Honor King’s Memory, Realize Dignity Of Others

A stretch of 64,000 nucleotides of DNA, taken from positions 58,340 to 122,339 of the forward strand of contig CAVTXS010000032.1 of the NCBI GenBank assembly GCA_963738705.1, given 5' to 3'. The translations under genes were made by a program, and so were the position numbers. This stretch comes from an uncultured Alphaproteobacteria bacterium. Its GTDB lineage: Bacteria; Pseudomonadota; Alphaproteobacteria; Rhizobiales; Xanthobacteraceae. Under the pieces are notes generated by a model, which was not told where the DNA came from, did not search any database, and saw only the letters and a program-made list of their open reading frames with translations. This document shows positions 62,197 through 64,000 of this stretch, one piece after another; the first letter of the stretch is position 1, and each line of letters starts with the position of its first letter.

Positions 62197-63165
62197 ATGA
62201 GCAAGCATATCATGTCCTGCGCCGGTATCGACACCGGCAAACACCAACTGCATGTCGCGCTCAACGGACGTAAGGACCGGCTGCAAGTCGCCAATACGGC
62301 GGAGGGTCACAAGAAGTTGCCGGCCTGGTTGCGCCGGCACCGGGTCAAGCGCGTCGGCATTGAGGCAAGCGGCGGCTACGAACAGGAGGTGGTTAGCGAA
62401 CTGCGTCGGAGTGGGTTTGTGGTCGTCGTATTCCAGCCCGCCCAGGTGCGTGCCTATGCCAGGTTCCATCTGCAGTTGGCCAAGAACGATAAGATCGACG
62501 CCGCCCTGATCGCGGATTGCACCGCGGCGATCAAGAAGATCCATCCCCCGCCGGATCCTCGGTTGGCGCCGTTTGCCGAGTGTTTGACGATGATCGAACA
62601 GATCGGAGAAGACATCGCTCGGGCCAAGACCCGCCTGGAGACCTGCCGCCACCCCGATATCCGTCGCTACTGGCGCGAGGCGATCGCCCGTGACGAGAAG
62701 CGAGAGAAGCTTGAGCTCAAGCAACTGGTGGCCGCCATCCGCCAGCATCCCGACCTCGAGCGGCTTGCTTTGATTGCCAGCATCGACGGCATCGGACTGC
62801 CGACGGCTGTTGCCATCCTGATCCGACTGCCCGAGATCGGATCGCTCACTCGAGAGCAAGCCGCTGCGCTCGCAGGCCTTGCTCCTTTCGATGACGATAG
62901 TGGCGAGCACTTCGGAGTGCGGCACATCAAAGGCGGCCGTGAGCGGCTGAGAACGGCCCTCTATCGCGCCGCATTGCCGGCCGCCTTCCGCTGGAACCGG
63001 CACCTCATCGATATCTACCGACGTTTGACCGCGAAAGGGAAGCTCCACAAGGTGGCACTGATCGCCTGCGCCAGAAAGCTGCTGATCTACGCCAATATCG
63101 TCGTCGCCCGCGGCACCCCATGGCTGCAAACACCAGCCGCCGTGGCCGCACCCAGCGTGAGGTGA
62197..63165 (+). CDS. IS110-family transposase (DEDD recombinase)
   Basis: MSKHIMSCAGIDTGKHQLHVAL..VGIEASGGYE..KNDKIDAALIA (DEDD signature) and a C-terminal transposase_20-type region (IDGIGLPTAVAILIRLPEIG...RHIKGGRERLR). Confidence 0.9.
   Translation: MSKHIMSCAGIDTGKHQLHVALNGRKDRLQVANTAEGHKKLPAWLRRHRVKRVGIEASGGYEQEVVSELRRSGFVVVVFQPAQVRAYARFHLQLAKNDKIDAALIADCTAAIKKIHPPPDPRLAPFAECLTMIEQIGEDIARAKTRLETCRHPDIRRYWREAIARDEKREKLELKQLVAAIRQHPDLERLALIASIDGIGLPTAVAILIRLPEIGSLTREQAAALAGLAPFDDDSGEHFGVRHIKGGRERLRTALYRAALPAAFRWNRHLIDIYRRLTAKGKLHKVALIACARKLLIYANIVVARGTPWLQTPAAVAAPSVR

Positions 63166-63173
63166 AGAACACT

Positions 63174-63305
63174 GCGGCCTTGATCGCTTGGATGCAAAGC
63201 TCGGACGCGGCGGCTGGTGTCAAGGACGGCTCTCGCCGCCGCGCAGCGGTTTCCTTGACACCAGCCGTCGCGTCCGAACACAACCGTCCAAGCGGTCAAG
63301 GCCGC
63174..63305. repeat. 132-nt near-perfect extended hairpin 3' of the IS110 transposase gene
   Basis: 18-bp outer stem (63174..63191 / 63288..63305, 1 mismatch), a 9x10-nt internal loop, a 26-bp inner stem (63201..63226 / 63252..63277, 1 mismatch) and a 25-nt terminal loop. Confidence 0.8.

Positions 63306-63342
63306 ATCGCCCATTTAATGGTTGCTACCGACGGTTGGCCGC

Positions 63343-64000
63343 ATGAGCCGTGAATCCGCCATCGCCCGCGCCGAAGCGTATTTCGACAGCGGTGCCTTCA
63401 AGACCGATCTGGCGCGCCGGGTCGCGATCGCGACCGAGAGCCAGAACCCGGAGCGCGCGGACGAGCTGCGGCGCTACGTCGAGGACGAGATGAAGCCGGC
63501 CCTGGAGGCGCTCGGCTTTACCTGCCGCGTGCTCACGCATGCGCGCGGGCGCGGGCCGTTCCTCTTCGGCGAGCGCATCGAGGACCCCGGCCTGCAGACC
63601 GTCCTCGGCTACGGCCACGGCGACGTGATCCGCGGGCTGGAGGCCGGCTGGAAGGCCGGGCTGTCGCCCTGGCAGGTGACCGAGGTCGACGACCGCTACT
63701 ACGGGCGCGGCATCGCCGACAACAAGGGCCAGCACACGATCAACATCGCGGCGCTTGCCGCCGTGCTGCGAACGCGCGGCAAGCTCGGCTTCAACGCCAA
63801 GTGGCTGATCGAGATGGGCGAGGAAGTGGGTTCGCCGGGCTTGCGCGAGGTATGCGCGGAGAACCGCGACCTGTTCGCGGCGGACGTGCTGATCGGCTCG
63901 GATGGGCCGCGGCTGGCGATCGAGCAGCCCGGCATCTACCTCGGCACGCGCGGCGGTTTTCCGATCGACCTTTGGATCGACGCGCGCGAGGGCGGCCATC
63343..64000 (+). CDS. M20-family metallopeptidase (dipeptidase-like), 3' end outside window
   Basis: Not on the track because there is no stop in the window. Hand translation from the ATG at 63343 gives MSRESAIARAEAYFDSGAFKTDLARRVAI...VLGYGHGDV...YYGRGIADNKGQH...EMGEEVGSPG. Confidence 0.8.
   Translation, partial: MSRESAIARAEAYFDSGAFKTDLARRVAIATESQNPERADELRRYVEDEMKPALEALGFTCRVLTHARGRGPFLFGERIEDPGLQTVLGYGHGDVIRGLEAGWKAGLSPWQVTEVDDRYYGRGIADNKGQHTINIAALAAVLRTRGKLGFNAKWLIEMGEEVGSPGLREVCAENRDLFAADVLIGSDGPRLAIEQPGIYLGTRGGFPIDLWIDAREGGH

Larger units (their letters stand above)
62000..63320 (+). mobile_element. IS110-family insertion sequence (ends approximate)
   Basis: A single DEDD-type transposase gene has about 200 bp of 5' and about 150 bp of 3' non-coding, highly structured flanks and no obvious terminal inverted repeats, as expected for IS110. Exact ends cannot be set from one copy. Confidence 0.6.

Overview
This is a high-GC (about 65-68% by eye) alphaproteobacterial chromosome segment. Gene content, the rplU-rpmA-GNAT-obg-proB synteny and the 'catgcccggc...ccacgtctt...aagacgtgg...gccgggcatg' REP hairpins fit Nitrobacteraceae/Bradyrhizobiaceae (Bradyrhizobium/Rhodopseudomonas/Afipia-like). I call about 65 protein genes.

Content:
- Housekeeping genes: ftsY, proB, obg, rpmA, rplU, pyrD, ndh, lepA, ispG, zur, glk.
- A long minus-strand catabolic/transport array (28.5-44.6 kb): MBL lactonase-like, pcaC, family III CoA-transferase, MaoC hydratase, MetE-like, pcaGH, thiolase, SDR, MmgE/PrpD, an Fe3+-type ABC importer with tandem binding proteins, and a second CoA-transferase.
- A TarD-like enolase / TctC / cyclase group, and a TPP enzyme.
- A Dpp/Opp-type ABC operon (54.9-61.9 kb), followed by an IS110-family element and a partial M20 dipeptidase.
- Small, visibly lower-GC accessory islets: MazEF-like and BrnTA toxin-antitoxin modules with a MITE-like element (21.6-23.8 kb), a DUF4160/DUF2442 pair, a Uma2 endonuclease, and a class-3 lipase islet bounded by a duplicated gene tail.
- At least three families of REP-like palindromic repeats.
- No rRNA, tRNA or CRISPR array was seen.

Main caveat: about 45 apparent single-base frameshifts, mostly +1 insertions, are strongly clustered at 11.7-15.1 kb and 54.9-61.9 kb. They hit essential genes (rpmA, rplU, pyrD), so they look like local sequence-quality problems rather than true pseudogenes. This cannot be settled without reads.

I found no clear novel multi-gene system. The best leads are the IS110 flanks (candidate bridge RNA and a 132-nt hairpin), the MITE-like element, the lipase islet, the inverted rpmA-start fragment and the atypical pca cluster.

In 2019, how do we honor the memory of Martin Luther King Jr., and the work of the 1960s civil rights movement? Maybe we start by recognizing what he was all about, and by realizing that we are not there yet. Early in his public life, King, at age 27, garnered national attention in the midst of the Montgomery Bus boycott. He clearly articulated what the movement being born was all about: “The end is reconciliation, the end is redemption; the end is the creation of the beloved community.” The civil rights movement was one of the most startling and transformative social revolutions in history. I was born in 1955, a few weeks before Rosa Parks refused to give up her seat on a bus in Montgomery, Alabama. I was born into a United States where segregation was legal, lethal and largely unquestioned. If you questioned the status quo of race relations, they wouldn’t fire tweets at you; they would shoot bullets. The Civil Rights Memorial in Alabama honors 38 martyrs who gave their lives for the cause. The peaceful, nonviolent methods of the movement forced hard-core racists to realize their own morally objectionable position. The dignity and courage of the nonviolent protesters, many of them young adults of college age, called the white majority to conversion and recognition of the justice of the African-American community’s call for equality. The Civil Rights Act was signed in July of 1964. I was 8 years old. In less than a decade, the United States went from a segregated land to a community much closer to “liberty and justice for all.” Prime beneficiaries of the movement were not just American blacks. White opponents to the Civil Rights Act added “sex” to the bill’s protections, thinking that would increase votes against it. Along with “race, color, religion and national origin,” discrimination on the basis of sex would be illegal. The plan backfired and the bill passed, changing the lives of all Americans for the better. Ruth Bader Ginsberg and the biopic, “On the Basis of Sex,” would never have happened without the Civil Rights Act. Athletic programs for women in colleges would not exist. Laws prohibiting marital rape would not be on the books. And women would have no recourse if they did not receive equal pay for equal work. Still, today women make only 80 cents for every dollar men make. Earning disparities between racial groups stubbornly persist. Median family income for the nation in 2017 was $61,372. Broken down by race, it was Asians/Pacific islanders, $81,331; whites, $68,145; Latinos: $50,486, and blacks, $40,258. Saddest of all is the reality that black women and their babies die at twice the rate of white women and their babies. “Good!” I can hear some troglodyte racist mutter as he reads that sad fact. Overt and ugly racism has a bit of a renaissance these days. But those days are numbered. True Americans, the vast majority of our 328 million citizens, celebrate racial and cultural diversity. Anyone who strives to know and serve the living God who is love welcomes the progress this country has made in the past 50 years. In May, at the University of Scranton, George Murry, S.J., bishop of Youngstown Ohio, described the world our loving God desires for all. It’s a world where we not only just get along, but form the beloved community envisioned by the prophet from Atlanta. “Imagine pulling people in from every neighborhood, from every walk of life, compelling them to sit down and share a meal together,” he said. “You would have black and white and brown all together, rich and poor, gay and straight, progressive and conservative. Everyone’s mind would be blown when a vegan found a way to share a meal with a carnivore rancher, when a Black Lives Matter activist chuckled at the joke told by a Confederate flag-wearing Harley rider, and when a Trump enthusiast asked an undocumented immigrant to pass the tortillas. “Somewhere in all of the mixing and relating, the Holy Spirit moves. God’s blessed community looks like a smorgasbord of humanity, in heaven and on earth. That’s not to say that it is OK to hold onto our biases, even our moral failings, but we grow past them together.” Like the good bishop, Abraham Lincoln, in his first inaugural address, declared, “We are not enemies, but friends. We must not be enemies. Though passion may have strained, it must not break our bonds of affection. The mystic chords of memory will swell when again touched, as surely they will be, by the better angels of our nature.” Let’s honor Rev. King, who gave his life for justice and truth. Let’s follow the better angels of our nature and grow past our prejudices. Let’s reconcile, redeem one another and bring into being the beloved community.